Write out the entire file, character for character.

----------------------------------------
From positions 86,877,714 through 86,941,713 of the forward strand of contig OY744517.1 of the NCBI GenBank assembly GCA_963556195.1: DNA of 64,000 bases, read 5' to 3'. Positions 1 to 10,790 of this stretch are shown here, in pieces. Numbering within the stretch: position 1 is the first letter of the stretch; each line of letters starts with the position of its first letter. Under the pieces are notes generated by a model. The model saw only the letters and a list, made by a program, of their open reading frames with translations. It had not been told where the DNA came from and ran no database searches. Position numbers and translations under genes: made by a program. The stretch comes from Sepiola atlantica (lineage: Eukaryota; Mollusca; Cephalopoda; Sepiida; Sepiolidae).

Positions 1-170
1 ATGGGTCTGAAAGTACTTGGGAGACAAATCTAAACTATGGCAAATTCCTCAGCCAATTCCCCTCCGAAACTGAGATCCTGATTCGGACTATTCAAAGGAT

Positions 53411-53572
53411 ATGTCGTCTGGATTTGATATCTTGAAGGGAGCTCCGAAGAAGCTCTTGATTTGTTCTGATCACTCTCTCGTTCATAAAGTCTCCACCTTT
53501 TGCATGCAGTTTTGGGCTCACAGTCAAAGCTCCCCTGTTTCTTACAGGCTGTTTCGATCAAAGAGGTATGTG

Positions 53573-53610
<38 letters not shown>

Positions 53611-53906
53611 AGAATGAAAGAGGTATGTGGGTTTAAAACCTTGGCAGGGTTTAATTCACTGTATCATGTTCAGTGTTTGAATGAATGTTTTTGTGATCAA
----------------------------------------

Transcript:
From positions 86,877,714 through 86,941,713 of the forward strand of contig OY744517.1 of the NCBI GenBank assembly GCA_963556195.1: DNA of 64,000 bases, read 5' to 3'. Positions 1 to 10,790 of this stretch are shown here, in pieces. Numbering within the stretch: position 1 is the first letter of the stretch; each line of letters starts with the position of its first letter. Under the pieces are notes generated by a model. The model saw only the letters and a list, made by a program, of their open reading frames with translations. It had not been told where the DNA came from and ran no database searches. Position numbers and translations under genes: made by a program. The stretch comes from Sepiola atlantica (lineage: Eukaryota; Mollusca; Cephalopoda; Sepiida; Sepiolidae).

Positions 1-170
1 ATGGGTCTGAAAGTACTTGGGAGACAAATCTAAACTATGGCAAATTCCTCAGCCAATTCCCCTCCGAAACTGAGATCCTGATTCGGACTATTCAAAGGAT

Positions 53411-53572
53411 ATGTCGTCTGGATTTGATATCTTGAAGGGAGCTCCGAAGAAGCTCTTGATTTGTTCTGATCACTCTCTCGTTCATAAAGTCTCCACCTTT
53501 TGCATGCAGTTTTGGGCTCACAGTCAAAGCTCCCCTGTTTCTTACAGGCTGTTTCGATCAAAGAGGTATGTG

Positions 53573-53610
<38 letters not shown>

Positions 53611-53906
53611 AGAATGAAAGAGGTATGTGGGTTTAAAACCTTGGCAGGGTTTAATTCACTGTATCATGTTCAGTGTTTGAATGAATGTTTTTGTGATCAA